Friday, November 28, 2014

Plain English Sources: A Gap Between Profs and Practitioners

At a recent bar committee meeting with practicing lawyers, I once again recognized a significant gap between professors and practitioners.

 Talk to a practitioner who cares about writing clearly and effectively. What or whom does the practitioner mention as an authority for good advice? Strunk & White and possibly one of a handful of professionals who make the Continuing Legal Education Circuit.

No offense to these authorities, but there is a rich literature out there that could benefit the practicing bar. We should think about ways to erase the line (to coin a phrase) that separates the practitioner and the professor.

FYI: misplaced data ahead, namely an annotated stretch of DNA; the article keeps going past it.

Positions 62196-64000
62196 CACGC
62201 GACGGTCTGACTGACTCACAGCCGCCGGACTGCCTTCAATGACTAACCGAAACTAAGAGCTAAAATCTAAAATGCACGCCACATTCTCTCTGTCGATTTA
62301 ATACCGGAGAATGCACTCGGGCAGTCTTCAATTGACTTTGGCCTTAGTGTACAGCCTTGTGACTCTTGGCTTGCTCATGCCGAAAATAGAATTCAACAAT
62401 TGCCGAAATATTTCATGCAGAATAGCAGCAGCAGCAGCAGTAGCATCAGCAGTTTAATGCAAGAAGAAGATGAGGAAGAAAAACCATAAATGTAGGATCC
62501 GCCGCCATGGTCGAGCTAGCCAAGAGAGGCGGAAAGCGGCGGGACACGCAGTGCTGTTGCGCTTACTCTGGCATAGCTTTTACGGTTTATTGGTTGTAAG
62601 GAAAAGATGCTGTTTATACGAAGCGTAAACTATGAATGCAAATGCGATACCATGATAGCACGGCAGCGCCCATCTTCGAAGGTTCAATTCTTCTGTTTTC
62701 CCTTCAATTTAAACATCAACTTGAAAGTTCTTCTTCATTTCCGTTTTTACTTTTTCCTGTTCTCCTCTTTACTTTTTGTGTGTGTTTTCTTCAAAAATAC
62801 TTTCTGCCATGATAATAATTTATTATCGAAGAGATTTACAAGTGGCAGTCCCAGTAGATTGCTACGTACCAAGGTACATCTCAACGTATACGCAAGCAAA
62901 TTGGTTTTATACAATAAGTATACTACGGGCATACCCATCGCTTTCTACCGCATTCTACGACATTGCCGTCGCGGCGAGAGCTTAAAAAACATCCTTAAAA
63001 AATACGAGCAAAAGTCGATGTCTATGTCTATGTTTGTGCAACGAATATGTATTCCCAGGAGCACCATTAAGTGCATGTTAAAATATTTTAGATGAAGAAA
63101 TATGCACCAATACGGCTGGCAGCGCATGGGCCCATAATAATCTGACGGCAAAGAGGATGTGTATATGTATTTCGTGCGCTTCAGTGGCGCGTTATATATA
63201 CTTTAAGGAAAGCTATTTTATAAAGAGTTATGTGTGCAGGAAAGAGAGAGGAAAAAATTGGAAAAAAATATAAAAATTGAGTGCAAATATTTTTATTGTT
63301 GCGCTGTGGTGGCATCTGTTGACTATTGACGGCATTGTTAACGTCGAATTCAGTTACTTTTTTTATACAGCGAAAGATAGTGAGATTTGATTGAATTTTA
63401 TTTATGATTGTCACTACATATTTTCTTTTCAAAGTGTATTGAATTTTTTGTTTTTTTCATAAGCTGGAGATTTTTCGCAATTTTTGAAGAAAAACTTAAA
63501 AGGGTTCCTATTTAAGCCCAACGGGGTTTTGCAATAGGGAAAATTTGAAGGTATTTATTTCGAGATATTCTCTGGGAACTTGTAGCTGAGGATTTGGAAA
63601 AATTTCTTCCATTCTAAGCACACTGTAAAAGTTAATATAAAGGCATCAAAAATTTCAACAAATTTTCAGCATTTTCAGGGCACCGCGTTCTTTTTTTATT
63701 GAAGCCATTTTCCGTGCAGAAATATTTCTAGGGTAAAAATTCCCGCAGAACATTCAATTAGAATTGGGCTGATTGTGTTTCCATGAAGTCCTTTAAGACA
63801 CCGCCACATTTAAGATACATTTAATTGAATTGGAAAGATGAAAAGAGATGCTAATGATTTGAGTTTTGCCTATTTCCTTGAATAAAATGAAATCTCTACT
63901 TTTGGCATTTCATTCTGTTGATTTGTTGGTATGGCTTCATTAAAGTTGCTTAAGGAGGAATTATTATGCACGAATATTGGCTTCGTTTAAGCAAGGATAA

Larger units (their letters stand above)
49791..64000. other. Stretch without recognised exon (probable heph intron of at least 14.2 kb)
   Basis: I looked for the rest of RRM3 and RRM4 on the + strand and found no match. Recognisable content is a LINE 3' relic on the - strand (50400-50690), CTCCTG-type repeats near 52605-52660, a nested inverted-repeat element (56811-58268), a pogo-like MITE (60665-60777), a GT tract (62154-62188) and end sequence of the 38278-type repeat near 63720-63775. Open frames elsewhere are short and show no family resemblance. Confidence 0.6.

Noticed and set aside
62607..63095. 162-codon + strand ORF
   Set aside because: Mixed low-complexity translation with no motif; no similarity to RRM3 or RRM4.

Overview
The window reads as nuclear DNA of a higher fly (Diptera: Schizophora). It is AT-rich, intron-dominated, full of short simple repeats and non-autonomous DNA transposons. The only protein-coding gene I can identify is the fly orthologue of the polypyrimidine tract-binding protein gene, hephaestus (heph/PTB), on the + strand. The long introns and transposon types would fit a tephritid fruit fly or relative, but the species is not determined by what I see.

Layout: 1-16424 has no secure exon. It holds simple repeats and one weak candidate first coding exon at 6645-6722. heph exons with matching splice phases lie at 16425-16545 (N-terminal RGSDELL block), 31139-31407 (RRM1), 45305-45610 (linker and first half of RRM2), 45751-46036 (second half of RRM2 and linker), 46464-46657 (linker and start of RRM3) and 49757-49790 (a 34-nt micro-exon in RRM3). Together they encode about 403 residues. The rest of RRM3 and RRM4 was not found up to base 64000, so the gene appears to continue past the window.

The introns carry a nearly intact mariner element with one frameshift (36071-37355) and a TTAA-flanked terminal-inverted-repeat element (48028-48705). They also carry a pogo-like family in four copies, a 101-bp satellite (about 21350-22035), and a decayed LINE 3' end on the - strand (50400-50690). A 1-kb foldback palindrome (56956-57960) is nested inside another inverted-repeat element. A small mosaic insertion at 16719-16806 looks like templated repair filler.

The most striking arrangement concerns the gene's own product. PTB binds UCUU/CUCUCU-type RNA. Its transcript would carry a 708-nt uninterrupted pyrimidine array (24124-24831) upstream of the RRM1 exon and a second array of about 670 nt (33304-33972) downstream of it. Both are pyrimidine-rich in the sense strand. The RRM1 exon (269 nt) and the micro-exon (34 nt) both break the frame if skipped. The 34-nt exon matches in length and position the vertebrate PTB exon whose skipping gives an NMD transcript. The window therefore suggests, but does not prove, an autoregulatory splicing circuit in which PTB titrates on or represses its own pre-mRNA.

(ljs)

https://lawprofessors.typepad.com/legal_skills/2014/11/plain-english-sources-a-gap-between-profs-and-practitioners.html

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Comments

What else? Seriously? The Michigan Bar Association's Plain Language Section, the (new) legal writer blog by Raymond Ward (look at the blogroll for more resources), Posner, Garner, Stark -- I can't write a list because I'm afraid I'll leave someone out. There is no shortage of excellent legal writing resources and "touring legal writing" authors and seminar speakers.

Posted by: Celia C. Elwell, RP | Dec 28, 2014 5:21:45 AM

If you go to Ross's website, he's got an extensive biblio on articles about good legal writing.

Posted by: Jim | Nov 29, 2014 8:49:25 PM

I'm currently reading a book called Point Made: How to Write Like the Nation's Top Advocates, by Ross Guberman. I wonder if he's one of these CLE touring authors. Whether he is or not, it's an excellent book. What else should we read?

Posted by: JKE | Nov 29, 2014 10:57:05 AM

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